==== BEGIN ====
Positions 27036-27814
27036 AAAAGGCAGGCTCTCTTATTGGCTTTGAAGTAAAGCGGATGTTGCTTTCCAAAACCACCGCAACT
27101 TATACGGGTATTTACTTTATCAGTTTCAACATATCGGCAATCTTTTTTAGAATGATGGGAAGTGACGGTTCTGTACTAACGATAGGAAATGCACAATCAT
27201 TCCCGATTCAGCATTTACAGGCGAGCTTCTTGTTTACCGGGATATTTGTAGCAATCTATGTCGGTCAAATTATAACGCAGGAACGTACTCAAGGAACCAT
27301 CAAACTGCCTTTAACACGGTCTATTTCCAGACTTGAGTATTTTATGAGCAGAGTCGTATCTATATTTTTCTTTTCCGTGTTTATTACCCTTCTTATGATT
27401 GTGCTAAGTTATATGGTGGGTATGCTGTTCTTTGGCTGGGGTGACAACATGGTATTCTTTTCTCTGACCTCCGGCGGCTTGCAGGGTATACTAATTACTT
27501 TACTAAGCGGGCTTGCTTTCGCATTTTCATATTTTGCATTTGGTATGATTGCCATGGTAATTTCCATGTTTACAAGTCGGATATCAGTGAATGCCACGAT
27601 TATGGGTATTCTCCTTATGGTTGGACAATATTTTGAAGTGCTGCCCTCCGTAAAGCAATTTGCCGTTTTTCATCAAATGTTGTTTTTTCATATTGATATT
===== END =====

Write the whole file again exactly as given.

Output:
Positions 27036-27814
27036 AAAAGGCAGGCTCTCTTATTGGCTTTGAAGTAAAGCGGATGTTGCTTTCCAAAACCACCGCAACT
27101 TATACGGGTATTTACTTTATCAGTTTCAACATATCGGCAATCTTTTTTAGAATGATGGGAAGTGACGGTTCTGTACTAACGATAGGAAATGCACAATCAT
27201 TCCCGATTCAGCATTTACAGGCGAGCTTCTTGTTTACCGGGATATTTGTAGCAATCTATGTCGGTCAAATTATAACGCAGGAACGTACTCAAGGAACCAT
27301 CAAACTGCCTTTAACACGGTCTATTTCCAGACTTGAGTATTTTATGAGCAGAGTCGTATCTATATTTTTCTTTTCCGTGTTTATTACCCTTCTTATGATT
27401 GTGCTAAGTTATATGGTGGGTATGCTGTTCTTTGGCTGGGGTGACAACATGGTATTCTTTTCTCTGACCTCCGGCGGCTTGCAGGGTATACTAATTACTT
27501 TACTAAGCGGGCTTGCTTTCGCATTTTCATATTTTGCATTTGGTATGATTGCCATGGTAATTTCCATGTTTACAAGTCGGATATCAGTGAATGCCACGAT
27601 TATGGGTATTCTCCTTATGGTTGGACAATATTTTGAAGTGCTGCCCTCCGTAAAGCAATTTGCCGTTTTTCATCAAATGTTGTTTTTTCATATTGATATT